Am I Responsible For The Actions Of My Adult Children?

Am I Responsible For The Actions Of My Adult ChildrenMy first response is no, wait yes, no, wait… My first response is complete confusion. Am I?

If my children turn into responsible, caring and terrific adults, yes, I take credit for that. I can!

Two sides.

If I can take the credit for raising the wonderful adult, I’m also on the hook if I raise a piece of shit who kills four people. Yes, I can take the blame for that. I can.

Yes, if my kid is so heinous to commit an act like this, I f*cking went wrong somewhere.

What do you think?

PS a microscopic percentage will turn into horrible people regardless of their upbringing. 


60 thoughts on “Am I Responsible For The Actions Of My Adult Children?

  1. This is a subject very close to my heart given my messy family at the moment. I think the ultimate answer is no, you are not responsible for the way your child turns out, or at least not 100% responsible. A child has so many factors that influence how they develop. Genetics are at least some way responsible for our personalities, the area you in, schools, peers, siblings, and yes obviously parents. You can pour your heart and soul into making your influence the best it can be, but you cant control the other influences and therefore should never feel totally responsible for how your child turns out, good or bad.

    Liked by 7 people

  2. That is a tough one, I remember several years back two wealthy brothers were convicted of murder, they were not spoiled but had the means to be spoiled in every way. On the other spectrum, the lower class and poor environment can go either way.

    Liked by 2 people

  3. I’ve known hundreds of young men and women after a 20 year military career and I’ve come to know that there are certain truths about them. One of those truths are there some just plain rotten kids in this world. It doesn’t matter what you’ve did or didn’t do and what you should have done or could have done. So I can emphasize with a parent feeling the way that they do but it’s not gonna change anything.

    Liked by 1 person

  4. This is what I think.

    The age of adulthood is legally 18. Once we’re adults, what we do is our responsibility. I’ve had friends who were in Alcoholics anonymous. The first thing AA does is to make you face the fact, to take responsibility for the problem.

    I’m well aware of children who were abused and then became the abusers. I personally know people who had terrible childhoods and chose to help others instead of perpetuating the problem.

    When my children were in their teen years, I was wild. Now, every chance I get I tell them, “You raised yourself well.” I took responsibility for my deficits during my mid-life crisis. They deserve credit for learning from their mother’s mistakes and not making the same ones.

    Yes, once we’re adults, what we do is our responsibility. And the first order of business is to admit it.

    Liked by 6 people

  5. As a non parent, but one who has picked up many pieces (of kids via foster) I have seen the influence of shit parents.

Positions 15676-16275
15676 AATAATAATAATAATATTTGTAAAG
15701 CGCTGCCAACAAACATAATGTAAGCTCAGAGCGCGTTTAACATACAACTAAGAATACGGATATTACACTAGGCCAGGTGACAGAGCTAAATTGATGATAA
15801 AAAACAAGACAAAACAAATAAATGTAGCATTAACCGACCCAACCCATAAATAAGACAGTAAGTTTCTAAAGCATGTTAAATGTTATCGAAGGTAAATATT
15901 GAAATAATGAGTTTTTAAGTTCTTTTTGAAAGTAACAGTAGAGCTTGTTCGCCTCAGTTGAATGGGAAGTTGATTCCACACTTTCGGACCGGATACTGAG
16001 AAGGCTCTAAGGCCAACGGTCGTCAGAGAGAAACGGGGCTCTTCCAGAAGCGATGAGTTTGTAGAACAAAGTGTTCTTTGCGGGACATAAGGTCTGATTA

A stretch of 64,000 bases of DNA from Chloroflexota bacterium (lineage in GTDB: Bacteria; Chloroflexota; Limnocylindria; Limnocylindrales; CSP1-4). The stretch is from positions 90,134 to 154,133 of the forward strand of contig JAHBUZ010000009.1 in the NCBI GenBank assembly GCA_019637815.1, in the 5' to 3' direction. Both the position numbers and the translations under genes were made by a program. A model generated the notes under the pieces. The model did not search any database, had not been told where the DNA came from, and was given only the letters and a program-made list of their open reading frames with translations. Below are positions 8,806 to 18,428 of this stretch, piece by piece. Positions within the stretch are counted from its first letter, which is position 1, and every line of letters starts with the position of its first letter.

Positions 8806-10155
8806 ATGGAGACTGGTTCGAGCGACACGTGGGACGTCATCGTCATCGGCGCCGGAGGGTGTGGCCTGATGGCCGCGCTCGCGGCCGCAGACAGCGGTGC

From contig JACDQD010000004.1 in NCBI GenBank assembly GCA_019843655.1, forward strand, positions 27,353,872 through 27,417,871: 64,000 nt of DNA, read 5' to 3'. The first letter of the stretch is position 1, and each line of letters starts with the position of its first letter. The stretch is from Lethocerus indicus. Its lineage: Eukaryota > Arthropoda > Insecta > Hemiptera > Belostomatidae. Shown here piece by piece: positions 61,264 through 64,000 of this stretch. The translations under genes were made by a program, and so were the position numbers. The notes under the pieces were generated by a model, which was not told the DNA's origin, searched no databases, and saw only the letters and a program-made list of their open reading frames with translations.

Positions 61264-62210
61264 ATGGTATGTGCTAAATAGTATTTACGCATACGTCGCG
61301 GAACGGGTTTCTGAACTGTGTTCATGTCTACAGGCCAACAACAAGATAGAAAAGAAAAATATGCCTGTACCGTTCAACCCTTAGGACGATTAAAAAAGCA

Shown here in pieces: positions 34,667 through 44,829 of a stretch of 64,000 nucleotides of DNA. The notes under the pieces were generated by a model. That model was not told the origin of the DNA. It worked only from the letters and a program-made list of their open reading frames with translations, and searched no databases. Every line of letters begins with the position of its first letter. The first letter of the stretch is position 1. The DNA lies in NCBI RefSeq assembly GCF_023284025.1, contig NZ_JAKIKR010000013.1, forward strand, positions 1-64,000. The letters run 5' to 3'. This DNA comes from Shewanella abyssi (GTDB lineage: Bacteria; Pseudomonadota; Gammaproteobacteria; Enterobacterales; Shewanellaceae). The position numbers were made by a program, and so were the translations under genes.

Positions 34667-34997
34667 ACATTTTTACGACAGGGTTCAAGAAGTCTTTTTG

And of good. I have seen that with structure and consequences and LOVE I could do some repair. Not easy and you are not always the good guy.
    I have spoke of the entitled little bastards some have raised…and yes if you want to give them everything and defend their every fuck up…along the way, well yeah their sense of entitlement came from somewhere.
    Some get every opportunity and suck ween…some get nothing and rise above.
    In the end one has to HONESTLY ask oneself…Did I do right? If they can answer that truly yes, then wash your hands of the little prick or prickess if they insist on being a piece of shit.

    Liked by 2 people

  6. My children, as adults are responsible for their actions. They are not responsible for their genetic coding, though.

    I believe this is one of the greatest questions ever posed to man.

    Can we fully comprehend it? Not fully, we have no way of knowing what turns on and off the sequence. Some scientists believe we can ‘conform’ people if given the ‘correct’ environment. I disagree. I do believe we can love and forgive them for anything if we love unconditionally.

    Liked by 1 person

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  8. I don’t think that you can be responsible for adult children. Fair enough we bring them up as best as we can, but once they become an adult and make their own choices then it is down to them… since most of us don’t consider our parents when we are carving out our path in life.

    Liked by 1 person

  9. I feel like we, as parents, are no longer responsible after adulthood. For instance, my parents raised me and my siblings with morals and values…yet I have a brother who is a drug addict and stole money from family. This isn’t the fault of my larents, but the result of his poor choices. As parents, we do our best. If it turns out, Yay for us. If it doesnt, we did our best…but in the end, a person chooses for themselves how they will behave.

    Liked by 3 people